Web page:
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Koenigseig in Sweden has perfected a fully electronic controlled poppet valve system that eliminates a camshaft throttle valve can shut down cylinders independently change and vary valve timing to suit engine revs etc. For slow speed the valves are just cracked open and to increase engine speed the valves are opened increasingly more and timing changed by opening the valves earlier and closing them later in a continuously varying manner. Power and torque have massive increases over conventional systems and a significant saving in fuel consumption. Valves are opened and closed by solenoids. Overall height of engines are much lower as there are no camshaft or valve operating gear as such Cheers Johwen John not sure i have spelt the manufacturers name correctly
 

earlwb

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Anatol, there is also the way Ducati and some others did it with poppet valves. They use the cams to both open and close the valves. They only use weak valve springs to help close the valves for starting and idling. it is Ducati's Desmodromic valve system. Thus they solved the problem with valves floating at high speed and the need for heavy extra strong springs.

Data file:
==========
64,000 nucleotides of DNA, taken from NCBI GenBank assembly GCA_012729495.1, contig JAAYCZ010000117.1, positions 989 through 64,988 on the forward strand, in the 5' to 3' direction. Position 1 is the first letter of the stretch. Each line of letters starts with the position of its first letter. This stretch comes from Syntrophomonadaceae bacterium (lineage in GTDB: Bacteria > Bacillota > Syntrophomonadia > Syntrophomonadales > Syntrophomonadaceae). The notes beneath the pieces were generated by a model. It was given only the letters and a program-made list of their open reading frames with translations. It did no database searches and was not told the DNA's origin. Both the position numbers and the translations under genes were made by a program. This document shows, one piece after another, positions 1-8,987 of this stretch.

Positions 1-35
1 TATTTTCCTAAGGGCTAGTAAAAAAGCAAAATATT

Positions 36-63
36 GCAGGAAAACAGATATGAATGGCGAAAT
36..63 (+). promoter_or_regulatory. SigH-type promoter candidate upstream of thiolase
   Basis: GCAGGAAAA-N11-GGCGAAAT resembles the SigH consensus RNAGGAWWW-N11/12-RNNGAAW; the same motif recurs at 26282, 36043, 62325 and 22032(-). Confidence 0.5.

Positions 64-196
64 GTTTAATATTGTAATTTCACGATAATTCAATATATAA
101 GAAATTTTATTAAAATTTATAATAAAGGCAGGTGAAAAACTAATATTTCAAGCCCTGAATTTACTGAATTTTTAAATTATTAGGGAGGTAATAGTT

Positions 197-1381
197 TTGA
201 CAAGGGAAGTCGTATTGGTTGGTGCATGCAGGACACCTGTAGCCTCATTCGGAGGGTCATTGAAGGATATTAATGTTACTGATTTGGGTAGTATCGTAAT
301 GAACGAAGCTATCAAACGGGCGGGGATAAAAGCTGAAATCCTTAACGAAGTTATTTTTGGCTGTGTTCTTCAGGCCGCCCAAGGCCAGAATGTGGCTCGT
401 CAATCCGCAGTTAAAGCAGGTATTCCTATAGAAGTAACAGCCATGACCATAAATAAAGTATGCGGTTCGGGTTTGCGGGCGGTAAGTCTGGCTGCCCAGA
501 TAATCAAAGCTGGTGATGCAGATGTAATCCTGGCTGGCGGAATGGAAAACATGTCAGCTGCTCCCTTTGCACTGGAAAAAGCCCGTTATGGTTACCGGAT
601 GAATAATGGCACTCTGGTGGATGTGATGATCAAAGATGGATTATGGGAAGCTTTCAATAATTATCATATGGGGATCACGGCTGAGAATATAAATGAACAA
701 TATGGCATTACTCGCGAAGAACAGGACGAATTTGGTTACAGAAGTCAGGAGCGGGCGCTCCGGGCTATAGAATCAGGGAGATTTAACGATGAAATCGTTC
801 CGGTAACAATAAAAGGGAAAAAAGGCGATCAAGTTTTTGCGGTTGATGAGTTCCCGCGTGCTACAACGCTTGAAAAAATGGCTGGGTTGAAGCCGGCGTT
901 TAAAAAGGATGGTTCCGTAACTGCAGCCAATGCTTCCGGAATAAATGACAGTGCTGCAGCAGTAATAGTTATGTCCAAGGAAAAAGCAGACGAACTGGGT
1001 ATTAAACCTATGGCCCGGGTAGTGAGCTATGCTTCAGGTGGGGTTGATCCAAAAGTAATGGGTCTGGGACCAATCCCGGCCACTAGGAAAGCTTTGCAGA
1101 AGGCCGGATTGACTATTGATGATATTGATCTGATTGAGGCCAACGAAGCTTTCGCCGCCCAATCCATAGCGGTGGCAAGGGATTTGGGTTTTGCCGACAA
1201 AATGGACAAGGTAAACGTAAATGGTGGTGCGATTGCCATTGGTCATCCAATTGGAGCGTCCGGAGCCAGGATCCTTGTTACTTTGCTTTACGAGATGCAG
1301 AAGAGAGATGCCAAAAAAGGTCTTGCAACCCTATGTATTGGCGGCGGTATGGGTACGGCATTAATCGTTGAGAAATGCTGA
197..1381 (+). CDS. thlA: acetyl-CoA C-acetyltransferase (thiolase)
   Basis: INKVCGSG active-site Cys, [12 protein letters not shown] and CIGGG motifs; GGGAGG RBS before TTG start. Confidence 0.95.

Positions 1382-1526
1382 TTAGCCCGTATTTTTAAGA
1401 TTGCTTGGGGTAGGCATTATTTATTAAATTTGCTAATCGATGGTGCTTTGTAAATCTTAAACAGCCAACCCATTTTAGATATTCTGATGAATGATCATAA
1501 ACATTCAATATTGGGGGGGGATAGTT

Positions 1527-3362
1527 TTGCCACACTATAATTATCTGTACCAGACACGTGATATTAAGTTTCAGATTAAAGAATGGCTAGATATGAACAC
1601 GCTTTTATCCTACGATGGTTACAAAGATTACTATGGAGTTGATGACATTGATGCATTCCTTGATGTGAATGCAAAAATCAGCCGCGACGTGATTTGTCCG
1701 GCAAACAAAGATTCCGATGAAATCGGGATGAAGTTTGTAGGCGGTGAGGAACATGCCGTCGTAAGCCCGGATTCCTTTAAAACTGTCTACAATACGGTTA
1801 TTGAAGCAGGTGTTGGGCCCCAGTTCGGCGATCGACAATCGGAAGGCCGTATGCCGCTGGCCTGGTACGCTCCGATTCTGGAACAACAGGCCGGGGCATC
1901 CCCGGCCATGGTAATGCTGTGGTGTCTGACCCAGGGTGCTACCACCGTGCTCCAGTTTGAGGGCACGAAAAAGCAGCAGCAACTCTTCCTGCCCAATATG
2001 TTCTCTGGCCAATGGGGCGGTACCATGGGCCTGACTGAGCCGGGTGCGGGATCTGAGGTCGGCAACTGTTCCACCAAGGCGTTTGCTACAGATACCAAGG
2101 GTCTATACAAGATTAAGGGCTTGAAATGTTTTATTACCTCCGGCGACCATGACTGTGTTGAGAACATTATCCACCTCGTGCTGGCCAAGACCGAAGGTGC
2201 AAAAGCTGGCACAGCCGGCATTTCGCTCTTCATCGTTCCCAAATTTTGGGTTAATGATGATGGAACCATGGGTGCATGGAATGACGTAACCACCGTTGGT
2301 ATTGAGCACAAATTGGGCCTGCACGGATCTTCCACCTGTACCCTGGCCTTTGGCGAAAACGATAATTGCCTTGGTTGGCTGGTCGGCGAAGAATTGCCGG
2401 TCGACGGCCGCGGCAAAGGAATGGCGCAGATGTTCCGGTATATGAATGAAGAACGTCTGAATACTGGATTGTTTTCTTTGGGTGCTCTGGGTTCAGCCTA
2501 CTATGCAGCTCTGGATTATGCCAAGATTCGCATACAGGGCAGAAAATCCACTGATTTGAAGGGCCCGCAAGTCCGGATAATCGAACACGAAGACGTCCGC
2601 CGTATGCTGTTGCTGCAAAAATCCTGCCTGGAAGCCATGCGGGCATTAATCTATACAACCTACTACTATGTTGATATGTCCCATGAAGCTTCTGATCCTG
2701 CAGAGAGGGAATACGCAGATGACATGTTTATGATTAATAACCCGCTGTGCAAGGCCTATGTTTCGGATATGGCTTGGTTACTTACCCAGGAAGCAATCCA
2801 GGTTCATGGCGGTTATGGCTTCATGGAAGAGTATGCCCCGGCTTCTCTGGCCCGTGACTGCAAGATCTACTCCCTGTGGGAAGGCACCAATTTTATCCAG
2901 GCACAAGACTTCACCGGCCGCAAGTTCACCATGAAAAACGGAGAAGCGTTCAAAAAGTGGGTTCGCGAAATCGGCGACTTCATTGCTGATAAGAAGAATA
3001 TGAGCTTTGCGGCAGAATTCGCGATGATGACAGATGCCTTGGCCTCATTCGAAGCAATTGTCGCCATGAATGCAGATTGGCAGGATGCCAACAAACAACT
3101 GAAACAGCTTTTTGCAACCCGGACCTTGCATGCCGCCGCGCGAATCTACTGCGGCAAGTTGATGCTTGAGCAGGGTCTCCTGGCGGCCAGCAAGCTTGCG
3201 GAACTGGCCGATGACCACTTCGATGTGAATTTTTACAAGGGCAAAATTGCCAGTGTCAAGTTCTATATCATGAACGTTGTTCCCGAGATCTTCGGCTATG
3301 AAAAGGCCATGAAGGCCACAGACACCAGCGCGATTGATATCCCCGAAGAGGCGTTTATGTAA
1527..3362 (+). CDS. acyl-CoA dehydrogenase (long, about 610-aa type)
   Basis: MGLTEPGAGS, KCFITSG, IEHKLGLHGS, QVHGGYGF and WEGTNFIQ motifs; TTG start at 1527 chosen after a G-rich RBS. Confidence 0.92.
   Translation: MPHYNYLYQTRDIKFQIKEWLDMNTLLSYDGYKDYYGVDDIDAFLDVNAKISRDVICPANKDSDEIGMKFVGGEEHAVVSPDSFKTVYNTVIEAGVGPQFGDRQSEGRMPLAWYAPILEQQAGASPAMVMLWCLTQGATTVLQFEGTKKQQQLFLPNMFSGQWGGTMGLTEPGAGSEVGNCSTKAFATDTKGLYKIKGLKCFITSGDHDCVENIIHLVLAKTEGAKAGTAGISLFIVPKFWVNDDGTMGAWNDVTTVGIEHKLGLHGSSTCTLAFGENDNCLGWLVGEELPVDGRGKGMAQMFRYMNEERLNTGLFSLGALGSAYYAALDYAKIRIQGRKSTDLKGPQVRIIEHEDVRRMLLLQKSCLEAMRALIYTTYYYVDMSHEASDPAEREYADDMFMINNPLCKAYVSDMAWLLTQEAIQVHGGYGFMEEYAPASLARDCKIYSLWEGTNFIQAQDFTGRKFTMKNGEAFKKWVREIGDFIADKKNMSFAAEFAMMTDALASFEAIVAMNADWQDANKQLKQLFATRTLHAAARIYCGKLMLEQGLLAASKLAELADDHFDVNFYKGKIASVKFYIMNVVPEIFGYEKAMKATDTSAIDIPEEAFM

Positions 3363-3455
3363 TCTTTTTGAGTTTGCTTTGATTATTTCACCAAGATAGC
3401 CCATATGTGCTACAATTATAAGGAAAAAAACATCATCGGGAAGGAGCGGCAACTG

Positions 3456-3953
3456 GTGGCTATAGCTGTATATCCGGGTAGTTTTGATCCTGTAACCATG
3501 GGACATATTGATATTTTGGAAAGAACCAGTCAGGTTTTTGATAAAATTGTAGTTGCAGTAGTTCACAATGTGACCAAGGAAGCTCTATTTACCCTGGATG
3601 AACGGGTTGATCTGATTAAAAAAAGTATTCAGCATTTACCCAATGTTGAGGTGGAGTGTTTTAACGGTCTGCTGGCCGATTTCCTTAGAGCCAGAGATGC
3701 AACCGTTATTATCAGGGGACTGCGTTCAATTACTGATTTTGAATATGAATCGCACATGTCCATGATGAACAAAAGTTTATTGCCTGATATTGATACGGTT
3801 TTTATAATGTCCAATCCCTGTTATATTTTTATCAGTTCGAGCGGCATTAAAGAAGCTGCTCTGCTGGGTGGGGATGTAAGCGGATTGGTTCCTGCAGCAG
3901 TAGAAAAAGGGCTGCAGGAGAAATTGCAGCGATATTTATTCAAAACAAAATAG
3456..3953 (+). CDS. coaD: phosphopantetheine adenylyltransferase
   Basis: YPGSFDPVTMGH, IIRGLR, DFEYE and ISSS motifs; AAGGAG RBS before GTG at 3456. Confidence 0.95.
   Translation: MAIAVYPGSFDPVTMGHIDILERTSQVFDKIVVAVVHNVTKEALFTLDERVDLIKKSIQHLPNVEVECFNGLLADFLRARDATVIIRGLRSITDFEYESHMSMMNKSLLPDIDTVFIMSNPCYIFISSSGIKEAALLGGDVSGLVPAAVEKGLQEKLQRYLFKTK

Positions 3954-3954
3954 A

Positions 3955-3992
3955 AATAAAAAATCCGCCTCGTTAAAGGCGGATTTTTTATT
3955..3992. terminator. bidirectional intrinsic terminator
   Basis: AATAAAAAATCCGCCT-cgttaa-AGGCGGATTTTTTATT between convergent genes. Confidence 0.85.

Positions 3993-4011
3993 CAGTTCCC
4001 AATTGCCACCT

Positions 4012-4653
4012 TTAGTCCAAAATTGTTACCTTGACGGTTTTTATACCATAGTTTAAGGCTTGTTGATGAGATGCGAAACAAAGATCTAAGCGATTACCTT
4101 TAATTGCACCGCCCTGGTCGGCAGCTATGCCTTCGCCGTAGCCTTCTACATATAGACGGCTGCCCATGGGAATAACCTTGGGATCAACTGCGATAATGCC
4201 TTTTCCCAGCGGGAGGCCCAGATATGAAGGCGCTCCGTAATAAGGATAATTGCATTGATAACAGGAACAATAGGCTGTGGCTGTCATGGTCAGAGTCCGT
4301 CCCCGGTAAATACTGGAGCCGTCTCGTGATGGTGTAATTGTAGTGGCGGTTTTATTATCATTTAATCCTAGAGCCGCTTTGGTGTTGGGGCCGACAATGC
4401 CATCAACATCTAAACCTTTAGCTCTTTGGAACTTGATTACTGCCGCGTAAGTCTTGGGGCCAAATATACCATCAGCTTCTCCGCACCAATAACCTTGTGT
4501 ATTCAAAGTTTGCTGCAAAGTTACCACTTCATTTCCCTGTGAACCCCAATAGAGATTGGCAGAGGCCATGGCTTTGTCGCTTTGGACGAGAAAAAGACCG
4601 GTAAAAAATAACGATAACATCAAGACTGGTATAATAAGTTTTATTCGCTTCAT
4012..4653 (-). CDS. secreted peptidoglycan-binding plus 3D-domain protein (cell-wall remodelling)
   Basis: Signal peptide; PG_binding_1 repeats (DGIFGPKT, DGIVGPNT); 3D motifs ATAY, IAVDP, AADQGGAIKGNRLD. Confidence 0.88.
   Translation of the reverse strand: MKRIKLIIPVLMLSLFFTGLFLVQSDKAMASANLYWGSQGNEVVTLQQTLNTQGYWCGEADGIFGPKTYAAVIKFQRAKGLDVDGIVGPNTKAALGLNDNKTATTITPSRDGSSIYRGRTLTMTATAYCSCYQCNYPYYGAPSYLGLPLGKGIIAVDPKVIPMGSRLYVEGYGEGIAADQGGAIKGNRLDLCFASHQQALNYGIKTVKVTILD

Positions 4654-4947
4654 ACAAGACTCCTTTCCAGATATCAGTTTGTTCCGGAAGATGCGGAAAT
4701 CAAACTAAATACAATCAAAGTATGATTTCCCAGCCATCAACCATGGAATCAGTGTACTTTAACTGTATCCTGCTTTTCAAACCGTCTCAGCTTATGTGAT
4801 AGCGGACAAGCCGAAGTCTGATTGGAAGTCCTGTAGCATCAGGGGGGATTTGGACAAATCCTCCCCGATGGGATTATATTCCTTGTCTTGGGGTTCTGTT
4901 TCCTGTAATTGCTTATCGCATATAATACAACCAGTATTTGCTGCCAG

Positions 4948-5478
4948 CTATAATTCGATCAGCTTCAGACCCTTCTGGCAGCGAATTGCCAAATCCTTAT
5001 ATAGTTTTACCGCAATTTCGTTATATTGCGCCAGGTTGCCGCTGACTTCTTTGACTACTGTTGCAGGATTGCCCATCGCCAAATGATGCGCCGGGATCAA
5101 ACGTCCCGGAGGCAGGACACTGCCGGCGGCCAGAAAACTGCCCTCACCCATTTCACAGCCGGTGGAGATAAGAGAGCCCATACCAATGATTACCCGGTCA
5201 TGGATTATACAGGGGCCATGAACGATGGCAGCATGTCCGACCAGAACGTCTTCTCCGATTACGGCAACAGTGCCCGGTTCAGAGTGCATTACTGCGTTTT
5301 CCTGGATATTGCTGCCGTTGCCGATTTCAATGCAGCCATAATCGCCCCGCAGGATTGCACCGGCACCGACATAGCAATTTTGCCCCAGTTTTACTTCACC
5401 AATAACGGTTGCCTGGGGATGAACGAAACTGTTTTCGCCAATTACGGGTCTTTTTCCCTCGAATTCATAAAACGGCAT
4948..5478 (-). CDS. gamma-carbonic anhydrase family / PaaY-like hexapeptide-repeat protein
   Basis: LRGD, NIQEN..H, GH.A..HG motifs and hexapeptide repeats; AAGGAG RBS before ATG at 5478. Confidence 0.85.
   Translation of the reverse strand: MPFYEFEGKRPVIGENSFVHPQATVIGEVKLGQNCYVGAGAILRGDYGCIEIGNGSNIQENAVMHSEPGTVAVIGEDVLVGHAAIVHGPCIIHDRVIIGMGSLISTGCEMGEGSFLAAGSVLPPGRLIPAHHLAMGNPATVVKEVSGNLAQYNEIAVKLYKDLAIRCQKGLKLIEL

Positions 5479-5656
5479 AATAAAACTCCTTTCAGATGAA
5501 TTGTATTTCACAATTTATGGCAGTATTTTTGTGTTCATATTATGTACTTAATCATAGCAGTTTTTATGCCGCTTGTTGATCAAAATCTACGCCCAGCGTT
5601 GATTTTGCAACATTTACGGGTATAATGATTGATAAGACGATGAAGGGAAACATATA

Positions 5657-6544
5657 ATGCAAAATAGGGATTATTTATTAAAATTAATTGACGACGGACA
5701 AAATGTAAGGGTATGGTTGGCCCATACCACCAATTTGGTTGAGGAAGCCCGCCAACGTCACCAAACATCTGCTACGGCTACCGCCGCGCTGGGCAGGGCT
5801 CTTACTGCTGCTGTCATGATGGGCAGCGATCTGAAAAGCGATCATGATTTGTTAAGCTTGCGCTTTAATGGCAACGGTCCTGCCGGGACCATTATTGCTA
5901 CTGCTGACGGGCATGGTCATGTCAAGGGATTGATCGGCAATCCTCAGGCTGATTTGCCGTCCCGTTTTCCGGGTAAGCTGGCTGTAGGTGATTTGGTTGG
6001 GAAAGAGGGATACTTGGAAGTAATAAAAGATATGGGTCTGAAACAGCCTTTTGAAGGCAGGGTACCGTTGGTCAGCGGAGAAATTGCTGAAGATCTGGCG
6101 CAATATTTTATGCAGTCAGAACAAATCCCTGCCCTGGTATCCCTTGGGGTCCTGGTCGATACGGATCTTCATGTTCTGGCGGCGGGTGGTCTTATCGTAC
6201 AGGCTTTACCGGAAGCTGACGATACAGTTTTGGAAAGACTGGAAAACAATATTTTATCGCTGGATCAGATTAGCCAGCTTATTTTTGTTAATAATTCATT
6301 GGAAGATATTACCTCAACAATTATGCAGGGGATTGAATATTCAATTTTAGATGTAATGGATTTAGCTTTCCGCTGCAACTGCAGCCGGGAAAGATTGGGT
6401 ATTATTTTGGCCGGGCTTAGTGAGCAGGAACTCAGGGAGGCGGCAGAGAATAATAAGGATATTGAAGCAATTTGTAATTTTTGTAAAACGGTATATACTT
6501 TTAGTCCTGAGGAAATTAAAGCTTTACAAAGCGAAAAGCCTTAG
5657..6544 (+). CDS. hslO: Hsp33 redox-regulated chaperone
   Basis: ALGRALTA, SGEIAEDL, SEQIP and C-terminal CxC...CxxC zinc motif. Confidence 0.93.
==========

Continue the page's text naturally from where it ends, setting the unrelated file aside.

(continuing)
Oh yeah, the Aspen valve system is what you might call a constant rotation valve.
 
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johwen

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Anatol, there is also the way Ducati and some others did it with poppet valves. They use the cams to both open and close the valves. They only use weak valve springs to help close the valves for starting and idling. it is Ducati's Desmodromic valve system. Thus they solved the problem with valves floating at high speed and the need for heavy extra strong springs.

Oh yeah, the Aspen valve system is what you might call a constant rotation valve.
Most High speed racing engines in MotoGP and Formula One grand prix engines use compressed air to control valves as springs don't work that well at the revolutions that they run at. They have compressors to pump up the pressure.. Cheers John
 

Anatol

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Anatol, there is also the way Ducati and some others did it with poppet valves. They use the cams to both open and close the valves. They only use weak valve springs to help close the valves for starting and idling. it is Ducati's Desmodromic valve system. Thus they solved the problem with valves floating at high speed and the need for heavy extra strong springs.

Oh yeah, the Aspen valve system is what you might call a constant rotation valve.
Earlwb - thanks I know about the desmodromic system.